Quest to acquire PathAI Diagnostics, accelerating AI and digital pathology adoption in cancer diagnosis

Secaucus-based Quest Diagnostics on Wednesday said it will acquire Boston-based PathAI‘s PathAI Diagnostics unit, a provider of artificial intelligence-powered technology for pathology.

At closing, PathAI Diagnostics’ digitized laboratory in Memphis, Tennessee, will become Quest’s AI and digital research & development and solutions center.

PathAI will continue to support its biopharmaceutical clients with end-to-end clinical trial services capabilities at its biopharma lab, which is separate and distinct from the diagnostic laboratory business.

The transaction is expected to be completed in the second quarter.

“This transaction will enable Quest to dramatically ramp our capabilities in AI and digital pathology, building on our leadership in oncology and subspecialized pathology services,” Kristie Dolan, senior vice president, oncology, Quest Diagnostics, said. “AI and digital technologies have tremendous potential to improve cancer care, and Quest has the know-how to scale and deliver innovations that are high quality, efficient and broadly accessible.”

“At Quest Diagnostics, we are committed to maximizing patient impact from every precious sample,” Mark Gardner, senior vice president, molecular genomics and oncology, Quest Diagnostics, said. “The relationship with PathAI and acquisition of PathAI Diagnostics will enable us to rapidly accelerate the adoption of digitization and artificial intelligence for our market-leading pathology offering and will therefore strengthen our capability to serve patients across the entire continuum of oncology care, from diagnosis, to prognosis, to therapy selection and patient monitoring.”

The next phase in cancer innovation will be unlocked by digital pathology. Digital pathology enables the creation of digital images of glass slides that can be securely shared electronically with other pathologists to view, reducing transportation needs and speeding testing and results reporting. It also has the advantage of extending access to expert consults to geographic areas where pathologists are in short supply, such as in parts of rural America and internationally. It may also help alleviate workforce pressures due to a shortage of pathologists and histotechnologists, the skilled laboratory professionals who prepare tissue slides.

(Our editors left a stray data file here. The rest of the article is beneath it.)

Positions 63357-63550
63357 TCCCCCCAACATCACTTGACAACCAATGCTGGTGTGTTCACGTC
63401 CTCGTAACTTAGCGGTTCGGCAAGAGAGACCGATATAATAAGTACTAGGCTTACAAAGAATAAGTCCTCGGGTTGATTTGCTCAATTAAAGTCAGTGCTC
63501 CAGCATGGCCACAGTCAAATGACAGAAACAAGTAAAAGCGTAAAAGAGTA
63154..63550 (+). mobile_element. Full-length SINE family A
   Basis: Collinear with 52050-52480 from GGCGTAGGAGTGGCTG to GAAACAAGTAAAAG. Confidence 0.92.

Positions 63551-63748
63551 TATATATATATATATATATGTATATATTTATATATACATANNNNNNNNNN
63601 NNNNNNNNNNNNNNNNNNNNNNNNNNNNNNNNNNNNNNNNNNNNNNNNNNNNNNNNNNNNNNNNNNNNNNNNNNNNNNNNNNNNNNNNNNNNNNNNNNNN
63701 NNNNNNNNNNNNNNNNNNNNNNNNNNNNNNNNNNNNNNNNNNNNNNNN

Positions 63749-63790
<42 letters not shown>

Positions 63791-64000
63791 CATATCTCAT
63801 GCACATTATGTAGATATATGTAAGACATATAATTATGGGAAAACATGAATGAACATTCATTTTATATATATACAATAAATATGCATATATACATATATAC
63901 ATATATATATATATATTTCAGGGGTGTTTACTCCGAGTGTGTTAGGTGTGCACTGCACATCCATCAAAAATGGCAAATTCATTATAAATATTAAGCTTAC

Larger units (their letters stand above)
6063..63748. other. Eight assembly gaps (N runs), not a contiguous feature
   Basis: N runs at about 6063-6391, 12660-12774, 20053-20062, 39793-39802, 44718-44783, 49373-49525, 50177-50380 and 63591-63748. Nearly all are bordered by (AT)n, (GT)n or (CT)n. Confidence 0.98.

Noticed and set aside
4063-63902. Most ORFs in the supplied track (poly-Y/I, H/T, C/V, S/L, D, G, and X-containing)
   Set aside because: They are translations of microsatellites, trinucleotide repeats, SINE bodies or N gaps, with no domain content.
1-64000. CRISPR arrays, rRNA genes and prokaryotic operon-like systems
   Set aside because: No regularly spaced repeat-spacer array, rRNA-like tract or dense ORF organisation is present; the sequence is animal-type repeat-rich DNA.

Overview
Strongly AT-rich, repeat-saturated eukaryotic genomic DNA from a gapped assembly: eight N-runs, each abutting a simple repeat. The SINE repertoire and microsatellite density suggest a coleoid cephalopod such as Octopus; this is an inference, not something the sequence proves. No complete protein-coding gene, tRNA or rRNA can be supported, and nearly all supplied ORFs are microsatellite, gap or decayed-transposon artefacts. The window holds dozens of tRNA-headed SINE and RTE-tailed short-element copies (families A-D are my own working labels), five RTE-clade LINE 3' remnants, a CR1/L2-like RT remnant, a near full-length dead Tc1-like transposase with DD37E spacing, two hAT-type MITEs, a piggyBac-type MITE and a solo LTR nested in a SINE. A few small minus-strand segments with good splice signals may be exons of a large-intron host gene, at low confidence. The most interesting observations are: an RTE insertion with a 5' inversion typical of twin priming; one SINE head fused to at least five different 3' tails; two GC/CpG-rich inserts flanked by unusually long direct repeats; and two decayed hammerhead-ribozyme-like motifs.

“Digital pathology will strengthen our ability to offer flexible solutions that fulfill the needs of today’s hospital laboratories. For instance, many hospital labs are facing a shortage of histotechs. With digital pathology, these labs can refer slide preparation to us while continuing to perform professional interpretation in-house,” Dolan added. “Digital pathology will also allow us to extend the interpretative expertise of our roughly 400 pathologists to hospitals and other labs who lack these skilled professionals on-staff, regardless of location.”

Quest has a long history of strategic AI and automation deployment. The company has implemented AI, digital and automation technologies across several laboratory and business functions, from microbiology and cytogenetics to specimen processing and customer service, improving quality, efficiency and customer and employee experiences.

The transaction builds on Quest’s deep expertise and scale in cancer, with approximately 400 pathologists serving top health systems in the U.S. In recent years, Quest has piloted digital and AI pathology oncology solutions at Quest and AmeriPath sites in Clifton, Tampa, Florida, and Denver.

Over time, Quest expects the transaction with PathAI will enable it to deploy flexible digital slide preparation and diagnostic and second opinion consultation services to health systems and other providers, both in the U.S. and, through its Global Diagnostic Network, overseas.